However this evening the planets aligned and I attended GWAN for the first time. Unfortunately only two others turned up; cyberkev63 himself (naturally) and Friendless. So there was three of us to play which isn't necessarily a bad thing. Although a fourth player would have been nice, some games are better with three.
So cyberkev63 suggested we play one of his new games, Glory to Rome. This is a card-based city building and resource management game. Each card may act as a building, a role, a raw material, or a valuable resource, which forces players into difficult choices of how each card should be played. Each round you choose a role to play which allows you to do certain things. Scoring is a combination of completing buildings and storing resources, with end-of-game bonuses for storing a diverse assortment. Game length is player-controlled, and is triggered in a few different ways.
The player mat under which cards are stored for various purposes during the game.
We decided to play a learning game which meant we played with half the deck of cards, reduced materials and no building powers. The game took almost 2 hours to play through which included an initial explanation of the rules by cyberkev63. I wasn't quick enough to start storing cards in the vault section of the player mat which ended up costing me a lot of victory points. Final scores were Friendless 1st with 19 points, cyberkev63 2nd with 10 points, and myself, Ozvortex, 3rd with 5 points.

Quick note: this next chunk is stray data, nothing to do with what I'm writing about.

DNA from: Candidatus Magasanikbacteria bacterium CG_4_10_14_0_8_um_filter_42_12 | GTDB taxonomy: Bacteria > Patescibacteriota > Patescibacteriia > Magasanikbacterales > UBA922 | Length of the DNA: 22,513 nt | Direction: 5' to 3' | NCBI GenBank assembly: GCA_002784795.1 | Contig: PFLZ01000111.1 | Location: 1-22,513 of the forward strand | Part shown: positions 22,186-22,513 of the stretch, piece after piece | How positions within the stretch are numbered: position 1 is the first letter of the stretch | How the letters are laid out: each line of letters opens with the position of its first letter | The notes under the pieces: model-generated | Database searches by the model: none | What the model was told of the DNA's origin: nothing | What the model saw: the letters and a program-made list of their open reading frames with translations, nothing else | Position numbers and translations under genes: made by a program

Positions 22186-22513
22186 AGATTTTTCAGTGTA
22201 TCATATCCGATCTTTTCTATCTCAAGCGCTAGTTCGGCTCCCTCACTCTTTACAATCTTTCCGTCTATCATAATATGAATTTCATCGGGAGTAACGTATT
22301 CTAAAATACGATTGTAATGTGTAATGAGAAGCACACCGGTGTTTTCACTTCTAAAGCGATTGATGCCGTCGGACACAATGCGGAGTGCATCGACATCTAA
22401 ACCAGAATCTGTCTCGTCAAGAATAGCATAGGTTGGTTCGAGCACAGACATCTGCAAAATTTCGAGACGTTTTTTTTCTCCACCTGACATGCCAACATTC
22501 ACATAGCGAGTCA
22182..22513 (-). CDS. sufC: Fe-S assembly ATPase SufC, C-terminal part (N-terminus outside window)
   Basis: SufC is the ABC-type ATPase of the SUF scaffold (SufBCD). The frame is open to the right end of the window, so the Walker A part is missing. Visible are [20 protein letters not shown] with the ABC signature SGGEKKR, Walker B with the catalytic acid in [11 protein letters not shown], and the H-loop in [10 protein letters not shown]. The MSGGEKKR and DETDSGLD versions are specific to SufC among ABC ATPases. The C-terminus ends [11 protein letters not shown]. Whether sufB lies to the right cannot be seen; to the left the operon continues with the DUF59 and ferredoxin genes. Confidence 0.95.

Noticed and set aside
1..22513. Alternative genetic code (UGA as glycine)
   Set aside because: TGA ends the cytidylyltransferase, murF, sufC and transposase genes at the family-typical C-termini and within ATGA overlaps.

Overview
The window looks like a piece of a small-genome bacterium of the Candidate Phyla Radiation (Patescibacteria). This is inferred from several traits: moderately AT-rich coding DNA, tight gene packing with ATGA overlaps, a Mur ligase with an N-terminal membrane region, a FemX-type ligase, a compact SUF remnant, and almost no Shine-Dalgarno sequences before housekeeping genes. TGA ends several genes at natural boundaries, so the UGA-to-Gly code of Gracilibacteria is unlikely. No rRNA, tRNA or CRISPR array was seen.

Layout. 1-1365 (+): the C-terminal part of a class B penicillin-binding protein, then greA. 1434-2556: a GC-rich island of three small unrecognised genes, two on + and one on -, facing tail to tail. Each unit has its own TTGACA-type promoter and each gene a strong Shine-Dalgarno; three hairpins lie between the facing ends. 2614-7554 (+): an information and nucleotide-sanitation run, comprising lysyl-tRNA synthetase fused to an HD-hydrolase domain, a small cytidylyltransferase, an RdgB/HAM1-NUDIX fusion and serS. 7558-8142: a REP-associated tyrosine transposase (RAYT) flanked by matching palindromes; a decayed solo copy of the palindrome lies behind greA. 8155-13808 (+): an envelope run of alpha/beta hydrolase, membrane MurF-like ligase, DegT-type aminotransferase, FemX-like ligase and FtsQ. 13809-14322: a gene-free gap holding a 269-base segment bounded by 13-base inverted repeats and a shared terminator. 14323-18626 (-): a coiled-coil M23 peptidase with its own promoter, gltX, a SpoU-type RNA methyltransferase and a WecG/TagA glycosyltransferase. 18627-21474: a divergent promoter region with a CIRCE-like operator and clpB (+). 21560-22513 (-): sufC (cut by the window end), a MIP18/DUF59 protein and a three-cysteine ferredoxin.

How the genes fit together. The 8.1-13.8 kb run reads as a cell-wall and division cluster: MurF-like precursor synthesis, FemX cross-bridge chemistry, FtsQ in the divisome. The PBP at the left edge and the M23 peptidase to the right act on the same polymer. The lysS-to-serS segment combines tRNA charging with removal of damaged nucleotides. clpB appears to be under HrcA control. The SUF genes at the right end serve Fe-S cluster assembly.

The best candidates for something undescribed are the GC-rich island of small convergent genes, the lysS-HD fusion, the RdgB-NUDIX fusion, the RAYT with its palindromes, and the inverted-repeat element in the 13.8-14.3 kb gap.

Glory of Rome felt like a longer, more complex version of San Juan. I certainly think this game needs further plays to more fully understand and appreciate the interrelationships of the cards and powers. However, as someone who values theme in a game, I'd rather be leading Roman legionaries in battle than Roman labourers in building.
I enjoyed my first visit to GWAN. I really am fortunate to have a gaming group with a source of new games to play so close to where I live. With my younger daughter turning three years old this month, I hope the nights of disrupted sleep will soon be a distant memory. If so, I may be able to attend GWAN on a more regular basis in 2009.